Death Watch: A Hard Life, A Disabled Man, A Death Sentence

Ibarra's lawyer cites IQ test, family history in last-ditch appeal for death row case

Russell Hunt has been trying to get evidence of Ramiro Ibarra's terrible childhood before a jury for years, in hopes of overturning his death sentence. Now, with a week to go before Ibarra's execution date of March 4, Hunt has gained traction with different appeals – that Ibarra is intellectually disabled, and that his conviction was tainted by three different types of forensic "junk science" that would never stand up in court today. On Feb. 24 the Texas Court of Criminal Appeals agreed to stay Ibarra's execution to consider two of those junk-science claims: questionable eyewitness identifications, and outdated DNA techniques now known to yield unreliable results.

Ibarra was found guilty in 1996 of raping and murdering his niece. Hunt took his case a decade later and advanced a mitigation defense, arguing that Ibarra's original attorneys had failed to give jurors an accurate picture of his childhood during the sentencing phase of the trial. Such testimony sometimes persuades juries to give those convicted of capital murder life without parole instead of a death sentence. For Ibarra's defense, his attorneys brought his sister and wife to the stand. They testified merely that he'd grown up poor in Mexico, that his father had "worked on the land," and that later he'd supported his family.

The evidence unearthed by Hunt tells a more harrowing story. He found that Ibarra was one of 13 children born into extreme poverty. They often went days without food. The family moved frequently, living together in one room with no electricity, no furniture, and few possessions. The children worked from the age of 6. Because of their malnourishment and exposure, they were frequently sick. Ibarra witnessed one sibling's death and saw other family members close to death.

Ibarra's father savagely beat and demeaned his wife and children. "He beat his children with whatever was around: a belt, a rubber strap, rope, wooden sticks or clubs, a cable, a whip for animals," Hunt wrote in one of his court filings. "He left physical scars, rope burns, and bruises on Ramiro and the other children."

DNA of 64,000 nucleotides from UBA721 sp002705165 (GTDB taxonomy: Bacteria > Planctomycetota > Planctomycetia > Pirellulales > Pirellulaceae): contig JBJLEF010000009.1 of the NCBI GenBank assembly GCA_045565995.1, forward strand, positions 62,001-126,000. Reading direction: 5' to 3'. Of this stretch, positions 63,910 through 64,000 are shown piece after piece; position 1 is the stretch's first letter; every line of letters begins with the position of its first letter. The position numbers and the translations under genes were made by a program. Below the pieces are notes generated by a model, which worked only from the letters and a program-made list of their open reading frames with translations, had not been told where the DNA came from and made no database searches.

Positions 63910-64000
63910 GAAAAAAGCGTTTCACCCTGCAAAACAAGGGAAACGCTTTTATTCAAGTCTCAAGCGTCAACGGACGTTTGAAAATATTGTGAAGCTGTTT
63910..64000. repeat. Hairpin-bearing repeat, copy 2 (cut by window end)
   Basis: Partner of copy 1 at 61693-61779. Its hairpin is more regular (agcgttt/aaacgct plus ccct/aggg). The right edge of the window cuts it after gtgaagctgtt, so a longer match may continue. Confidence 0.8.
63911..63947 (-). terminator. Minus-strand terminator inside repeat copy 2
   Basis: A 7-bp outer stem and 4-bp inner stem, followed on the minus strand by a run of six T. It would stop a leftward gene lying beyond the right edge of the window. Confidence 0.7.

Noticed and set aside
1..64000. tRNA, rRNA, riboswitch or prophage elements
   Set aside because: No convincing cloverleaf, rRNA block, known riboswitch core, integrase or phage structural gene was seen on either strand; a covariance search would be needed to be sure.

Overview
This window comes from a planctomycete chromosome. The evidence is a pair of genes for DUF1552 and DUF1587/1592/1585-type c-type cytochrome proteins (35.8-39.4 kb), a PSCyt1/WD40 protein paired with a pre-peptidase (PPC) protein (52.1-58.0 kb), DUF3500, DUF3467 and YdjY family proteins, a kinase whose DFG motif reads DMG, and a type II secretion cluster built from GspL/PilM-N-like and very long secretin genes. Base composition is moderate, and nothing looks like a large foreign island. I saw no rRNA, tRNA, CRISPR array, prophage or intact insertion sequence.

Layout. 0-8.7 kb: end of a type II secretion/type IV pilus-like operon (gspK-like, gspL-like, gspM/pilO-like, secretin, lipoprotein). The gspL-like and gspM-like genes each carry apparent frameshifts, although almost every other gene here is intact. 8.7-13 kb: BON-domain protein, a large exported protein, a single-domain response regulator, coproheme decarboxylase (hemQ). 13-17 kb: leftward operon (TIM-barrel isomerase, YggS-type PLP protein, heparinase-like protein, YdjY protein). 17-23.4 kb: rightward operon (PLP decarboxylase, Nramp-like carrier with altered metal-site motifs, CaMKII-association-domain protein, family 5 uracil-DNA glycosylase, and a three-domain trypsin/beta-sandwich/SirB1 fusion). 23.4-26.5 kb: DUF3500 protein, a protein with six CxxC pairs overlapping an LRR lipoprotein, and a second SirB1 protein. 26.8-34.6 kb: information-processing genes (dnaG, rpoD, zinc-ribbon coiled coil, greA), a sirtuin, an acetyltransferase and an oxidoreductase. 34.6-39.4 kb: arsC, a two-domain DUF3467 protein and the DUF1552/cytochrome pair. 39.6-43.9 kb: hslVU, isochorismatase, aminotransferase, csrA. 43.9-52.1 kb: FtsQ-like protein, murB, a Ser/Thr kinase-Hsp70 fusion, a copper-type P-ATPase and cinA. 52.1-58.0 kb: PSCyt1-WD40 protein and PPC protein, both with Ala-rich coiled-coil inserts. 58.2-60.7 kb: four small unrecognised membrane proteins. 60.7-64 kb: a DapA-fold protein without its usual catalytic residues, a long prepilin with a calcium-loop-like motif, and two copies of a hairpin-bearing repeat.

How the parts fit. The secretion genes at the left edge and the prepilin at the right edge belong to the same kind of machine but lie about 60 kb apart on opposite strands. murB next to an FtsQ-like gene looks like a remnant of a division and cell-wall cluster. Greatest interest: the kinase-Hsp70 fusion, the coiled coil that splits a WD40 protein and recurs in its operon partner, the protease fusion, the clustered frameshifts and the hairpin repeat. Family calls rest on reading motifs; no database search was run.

Hunt's efforts to get this information before a jury have bounced around courts since at least 2010. Judges have dismissed the testimony in different ways. The 5th U.S. Cir­cuit Court of Appeals has ruled, for example, that it can't consider the evidence since Ibarra's original lawyers never presented it in state court, although it's ruled those lawyers provided adequate counsel to Ibarra. Hunt's appeal with the Texas Court of Criminal Appeals, in addition to the forensics claims, cites Ibarra's score of 65 on an IQ test and an analysis by two neuropsychologists. As well, Hunt offers testimony from Ibarra's family and teachers stating that Ibarra could not speak intelligibly until the age of 8 (and is still difficult to understand); that he had difficulty cleaning and caring for himself; that he was slow and did poorly at school; that he made no friends, was defenseless, and cried easily; and that he suffered from anxiety and hopelessness.

The CCA recently kicked the cases of Blaine Milam and Edward Busby back to their trial courts to decide if they're intellectually disabled, and it's possible the state's highest criminal court will do the same for Ibarra. If they don't, he'll become the first person executed by Texas in 2021.

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